Unless you’ve been living under a rock, I won’t be the first to tell you that generative AI has arrived, and it has big potential for marketers.

However, whilst AI has been a feature in business meetings, analysts’ discussions and industry debates for a while now – and as a tool, has already been making lives easier for both consumers and brands – more recent developments like OpenAI’s ChatGPT have breathed life into the concept. So, now is the time to consider how generative AI can improve the way marketing teams operate, with potential benefits across everything from content development to SEO. 

However, like all transformational forces, its role as a disrupter depends on how it is used and trained. Despite its abilities, it’s important to remember that generative AI will not, and should not, replace marketing teams – and there are many ‘no-go’ areas in which using AI will hinder rather than help. That being said, let’s explore the different ways that AI can be used to help businesses shape their marketing strategies, as well as the key considerations for brands to ensure the technology is utilisedethically and effectively.

1. Creating content with ease and speed

Generative AI has the potential to completely revolutionise how marketing teams function, however, where this technology proves particularly game changing is in content development.

Anyone who has worked in content creation in marketing or social media understands the struggles in keeping content flowingconsistently. Automating parts of the process, whether that’s simply to streamline the review process with applications like Grammarly, or whether it’s to the extent of generating initial copy drafts with ChatGPT, is a godsend to teams who are already stretched to their max capacity and under pressure to deliver high-quality, consistent content on an ongoing basis.

Generative AI, for example, can be used to generate copy and creative assets at scale, such as initial drafts of social copy that incorporate a brand’s tone and its preferred emojis, hashtags or questions. Businesses can also train generative AI to develop meta descriptions, optimise headline copy and summarise product descriptions for their website.  

This is possible because AI marketing technologies work based on available data, rules, and algorithms designed to perform tasks at scale. For example, Open AI’s GPT-3 framework is a state-of-the-art language generation model trained on a massive amount of text data from the internet to generate human-like text based on a given prompt. The programme can then be trained and calibrated with more information to produce copy in your brand’s voice.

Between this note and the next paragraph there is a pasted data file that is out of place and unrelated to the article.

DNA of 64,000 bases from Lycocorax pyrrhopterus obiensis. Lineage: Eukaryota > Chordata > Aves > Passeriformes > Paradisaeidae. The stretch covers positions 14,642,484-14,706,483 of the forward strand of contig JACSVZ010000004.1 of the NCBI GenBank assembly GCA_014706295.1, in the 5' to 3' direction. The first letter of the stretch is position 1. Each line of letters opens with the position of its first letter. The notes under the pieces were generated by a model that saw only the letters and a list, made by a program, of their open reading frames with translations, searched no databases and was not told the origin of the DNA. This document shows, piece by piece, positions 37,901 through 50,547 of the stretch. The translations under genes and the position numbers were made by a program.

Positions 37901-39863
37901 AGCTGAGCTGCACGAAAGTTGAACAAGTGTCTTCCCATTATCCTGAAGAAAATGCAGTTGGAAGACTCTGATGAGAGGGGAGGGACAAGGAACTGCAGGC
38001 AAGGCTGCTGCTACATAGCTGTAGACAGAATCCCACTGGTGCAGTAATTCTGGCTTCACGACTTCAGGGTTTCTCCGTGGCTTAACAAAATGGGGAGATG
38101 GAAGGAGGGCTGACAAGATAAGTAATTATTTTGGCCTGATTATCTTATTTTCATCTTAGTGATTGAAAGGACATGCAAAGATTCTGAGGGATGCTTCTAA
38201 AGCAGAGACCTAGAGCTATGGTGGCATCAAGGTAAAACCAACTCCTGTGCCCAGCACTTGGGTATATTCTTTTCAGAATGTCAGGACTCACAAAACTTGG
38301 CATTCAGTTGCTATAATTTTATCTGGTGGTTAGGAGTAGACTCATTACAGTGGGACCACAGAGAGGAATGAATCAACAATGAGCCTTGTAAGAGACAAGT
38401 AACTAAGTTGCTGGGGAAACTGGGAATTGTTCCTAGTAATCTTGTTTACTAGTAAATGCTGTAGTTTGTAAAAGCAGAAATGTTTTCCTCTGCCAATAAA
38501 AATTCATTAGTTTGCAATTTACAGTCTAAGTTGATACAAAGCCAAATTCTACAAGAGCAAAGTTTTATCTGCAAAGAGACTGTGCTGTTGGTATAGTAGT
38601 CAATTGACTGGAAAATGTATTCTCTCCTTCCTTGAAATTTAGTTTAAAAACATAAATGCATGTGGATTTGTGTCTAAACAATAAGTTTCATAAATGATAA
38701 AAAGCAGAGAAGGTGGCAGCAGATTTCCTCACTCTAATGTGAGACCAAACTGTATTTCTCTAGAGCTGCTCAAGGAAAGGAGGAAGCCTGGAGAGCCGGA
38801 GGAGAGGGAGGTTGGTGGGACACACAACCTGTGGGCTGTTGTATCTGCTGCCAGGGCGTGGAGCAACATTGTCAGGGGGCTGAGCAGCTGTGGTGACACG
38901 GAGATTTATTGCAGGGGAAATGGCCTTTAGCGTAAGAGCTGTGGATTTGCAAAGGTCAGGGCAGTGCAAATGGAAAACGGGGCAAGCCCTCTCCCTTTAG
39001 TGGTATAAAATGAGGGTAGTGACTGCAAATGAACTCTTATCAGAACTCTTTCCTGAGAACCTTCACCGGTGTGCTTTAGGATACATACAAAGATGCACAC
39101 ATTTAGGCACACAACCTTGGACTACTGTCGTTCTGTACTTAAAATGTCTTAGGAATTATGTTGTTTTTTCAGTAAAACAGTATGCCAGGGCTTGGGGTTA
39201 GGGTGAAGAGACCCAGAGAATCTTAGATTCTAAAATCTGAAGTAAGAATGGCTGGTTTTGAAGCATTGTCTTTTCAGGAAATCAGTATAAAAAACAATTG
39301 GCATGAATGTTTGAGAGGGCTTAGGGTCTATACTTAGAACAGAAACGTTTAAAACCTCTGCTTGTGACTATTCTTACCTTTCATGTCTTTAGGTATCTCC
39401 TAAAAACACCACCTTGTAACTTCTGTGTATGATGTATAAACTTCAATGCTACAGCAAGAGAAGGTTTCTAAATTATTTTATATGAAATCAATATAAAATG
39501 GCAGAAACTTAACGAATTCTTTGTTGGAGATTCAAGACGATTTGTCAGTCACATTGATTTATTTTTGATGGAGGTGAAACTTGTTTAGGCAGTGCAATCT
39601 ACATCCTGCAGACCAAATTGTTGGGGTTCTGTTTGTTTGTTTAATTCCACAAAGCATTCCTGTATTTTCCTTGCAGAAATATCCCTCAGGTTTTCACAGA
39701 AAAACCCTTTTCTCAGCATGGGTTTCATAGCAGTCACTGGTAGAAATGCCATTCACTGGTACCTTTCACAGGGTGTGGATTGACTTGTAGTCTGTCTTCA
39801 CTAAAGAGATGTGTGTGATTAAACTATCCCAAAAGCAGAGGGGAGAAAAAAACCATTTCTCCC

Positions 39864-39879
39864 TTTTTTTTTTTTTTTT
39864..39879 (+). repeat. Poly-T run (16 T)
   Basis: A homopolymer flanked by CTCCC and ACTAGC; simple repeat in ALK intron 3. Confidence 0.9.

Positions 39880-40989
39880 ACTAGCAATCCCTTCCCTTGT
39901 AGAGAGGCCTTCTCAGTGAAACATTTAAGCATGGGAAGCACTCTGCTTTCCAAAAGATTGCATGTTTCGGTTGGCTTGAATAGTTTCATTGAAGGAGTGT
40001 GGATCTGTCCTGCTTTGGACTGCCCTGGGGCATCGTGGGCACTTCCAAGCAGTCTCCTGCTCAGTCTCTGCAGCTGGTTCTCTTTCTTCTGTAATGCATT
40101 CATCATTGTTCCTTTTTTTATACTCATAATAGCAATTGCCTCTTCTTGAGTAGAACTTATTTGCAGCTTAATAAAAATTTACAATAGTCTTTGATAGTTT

2. Maintaining the ‘human touch’

Despite generative AI’s ground-breaking capabilities, its vital that marketers don’t overlook the importance and value of the human touch. While social media copy generated by AI might be a useful starting point to speed up the drafting process, a human component is essential in ensuring the copy is factually correct and feels authentic. Afterall, AI models are only as accurate as the data they’re built on, which for ChatGPT stops in 2021.  

Similarly, AI-generated content has the potential to negatively impact SEO and brand visibility. Without human oversight the content can be repetitive and lack originality, making it difficult for search engine algorithms to understand the relevance and therefore impacting its ranking. So, while generative AI can go a long way in helping to create a ‘first draft’ of content, marketing teams shouldn’t rely on such technologies to develop content from scratch.   

Given how prevalent this technology is becoming across the sector, it’s expected that fears are rising over AI ‘replacing’ marketers’ jobs. Now, whilst AI can act as a ‘silent business partner’, helping to streamline day to day activities and provide a useful starting point to content creation, without human oversight any content generated by AI becomes worthless, lacking a core component that entices consumers to a brand – authenticity. So, whilst AI can draft content, the human element is still very much needed to make content that resonates with audiences, by being unique, personal and creative. 

3. Balancing efficiency with ethical implementation

AI monitoring can also be used to blend competitive intelligence, market trends and campaign performance at speeds no analyst can. While performance analysis isn’t simple, the more information an organisation has, the better for your brand – even more so if you have marketers with the bandwidth to act upon this intelligence.   

However, we cannot ignore the concerns that have been raised over the security of the datasets that underpin AI models within technologies like ChatGPT. From a marketing point of view, the information inputted into AI systems can be regurgitated back out, which not only poses copyright issues but is also a threat to customer information. To mitigate privacy and copyright concerns, marketing teams need to train their AI models with strict guidelines, feeding them with data that is legally obtained and compliant with GDPR laws.   

What’s next?

When it comes to utilising generative AI for marketing purposes, the call to action is clear – leverage this technology but do so responsibly. It’s easy to get caught up in the capabilities of generative AI, but it’s important to stress that this technology isn’t a people replacer. Instead, it’s a people enhancer. At the same time, AI tools like ChatGPT can’t thrive without being fed reliable and factual data sets from, you guessed it, humans. 

So, for now, I think it’s safe to say a robot takeover is still a fictional fantasy. However, the marketing teams that lean into emerging AI technologies will ultimately reap the most radical benefits. 

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